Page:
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March 25, 2022

Around the nation: Threatening a health care worker is now a felony in Wisconsin

Daily Briefing

    Wisconsin Gov. Tony Evers (D) signed a bill that makes threatening health care workers or their family members a felony, in today's bite-sized hospital and health industry news from Missouri, New Mexico, and Wisconsin.

    • Missouri: Bothwell Regional Health Center on Monday appointed Michele Laas as its CNO. Laas, who currently serves as the director of clinic nursing at the hospital, has over 25 years of nursing and leadership experience. "Michele has a demonstrated history of building relationships, driving positive clinical outcomes and elevating the role of nursing," said Lori Wightman, CEO of Bothwell Regional Health Center. "She is a nurse's nurse and believes strongly in quality, processes and lifelong education." (Gleeson, Becker's Hospital Review, 3/23)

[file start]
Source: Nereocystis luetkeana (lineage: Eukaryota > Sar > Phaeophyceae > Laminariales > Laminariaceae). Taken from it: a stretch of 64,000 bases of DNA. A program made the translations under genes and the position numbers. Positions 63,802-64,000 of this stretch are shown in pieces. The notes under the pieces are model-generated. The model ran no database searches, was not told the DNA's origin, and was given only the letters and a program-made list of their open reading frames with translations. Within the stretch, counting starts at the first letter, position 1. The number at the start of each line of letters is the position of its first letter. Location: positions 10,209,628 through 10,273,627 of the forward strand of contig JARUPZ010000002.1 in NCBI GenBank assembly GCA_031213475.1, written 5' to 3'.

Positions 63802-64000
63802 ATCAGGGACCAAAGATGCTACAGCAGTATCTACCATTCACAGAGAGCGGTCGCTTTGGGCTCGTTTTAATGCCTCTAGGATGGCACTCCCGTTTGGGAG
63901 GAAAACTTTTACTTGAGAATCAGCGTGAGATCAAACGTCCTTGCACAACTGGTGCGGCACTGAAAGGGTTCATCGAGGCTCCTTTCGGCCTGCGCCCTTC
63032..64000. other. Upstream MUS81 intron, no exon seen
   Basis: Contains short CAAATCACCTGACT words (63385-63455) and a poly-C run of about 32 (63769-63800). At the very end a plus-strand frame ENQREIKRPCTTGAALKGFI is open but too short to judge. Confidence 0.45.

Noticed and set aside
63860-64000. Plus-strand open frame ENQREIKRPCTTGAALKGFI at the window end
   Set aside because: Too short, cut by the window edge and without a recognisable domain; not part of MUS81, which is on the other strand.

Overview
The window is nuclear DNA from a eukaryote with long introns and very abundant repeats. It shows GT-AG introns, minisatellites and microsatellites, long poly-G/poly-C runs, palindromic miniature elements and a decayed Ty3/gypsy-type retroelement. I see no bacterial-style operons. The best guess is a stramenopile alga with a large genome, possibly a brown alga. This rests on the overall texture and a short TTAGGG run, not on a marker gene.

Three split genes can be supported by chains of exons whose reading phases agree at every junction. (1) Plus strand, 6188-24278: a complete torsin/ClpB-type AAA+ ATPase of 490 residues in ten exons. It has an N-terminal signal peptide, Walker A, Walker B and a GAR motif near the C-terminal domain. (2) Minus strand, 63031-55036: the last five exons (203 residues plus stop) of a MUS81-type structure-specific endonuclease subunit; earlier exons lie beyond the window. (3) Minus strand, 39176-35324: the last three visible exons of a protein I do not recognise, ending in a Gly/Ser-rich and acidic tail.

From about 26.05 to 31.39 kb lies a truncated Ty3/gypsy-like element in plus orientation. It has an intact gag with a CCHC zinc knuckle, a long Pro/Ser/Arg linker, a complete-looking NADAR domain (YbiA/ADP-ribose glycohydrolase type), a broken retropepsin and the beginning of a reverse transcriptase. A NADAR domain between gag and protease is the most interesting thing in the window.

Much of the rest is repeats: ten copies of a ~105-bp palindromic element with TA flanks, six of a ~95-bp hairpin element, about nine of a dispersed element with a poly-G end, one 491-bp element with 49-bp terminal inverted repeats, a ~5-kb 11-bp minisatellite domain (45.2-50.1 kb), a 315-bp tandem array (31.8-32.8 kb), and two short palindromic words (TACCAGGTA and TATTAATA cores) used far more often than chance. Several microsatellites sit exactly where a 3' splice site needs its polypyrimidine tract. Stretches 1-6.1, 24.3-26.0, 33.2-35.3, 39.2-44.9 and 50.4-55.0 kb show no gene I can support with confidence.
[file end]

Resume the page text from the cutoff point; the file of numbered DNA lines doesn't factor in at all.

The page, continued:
• New Mexico: McKinley Christian Health Care Services on Wednesday appointed Robert Whitaker as CEO, effective April 15. Whitaker, who most recently served as CEO of Southwest Medical Center in Kansas, will be the hospital's first permanent CEO since September 2020. He succeeds Don Smithburg, an SVP at Community Hospital Corp. (CHC), the company that manages Rehoboth McKinley, who has been serving as the hospital's interim CEO. According to the hospital, since CHC took over its management, there has been a marked improvement in patient satisfaction scores. (Gooch, Becker's Hospital Review, 3/23)
    • Wisconsin: Gov. Tony Evers (D) on Wednesday signed a bill that makes threatening a health care worker or their family members in response to anything that occurs in a health care facility a felony punishable by up to six years in prison. Legislators wrote the measure after hearing various stories from health care providers about patients threatening health care workers. Under current state laws, it is a felony to commit battery against a nurse, an emergency medical care provider, or any worker in an ED. Evers said in a statement that the Covid-19 pandemic highlighted the importance of health care workers, and that they deserve to be safe. (AP/Modern Healthcare, 3/23)

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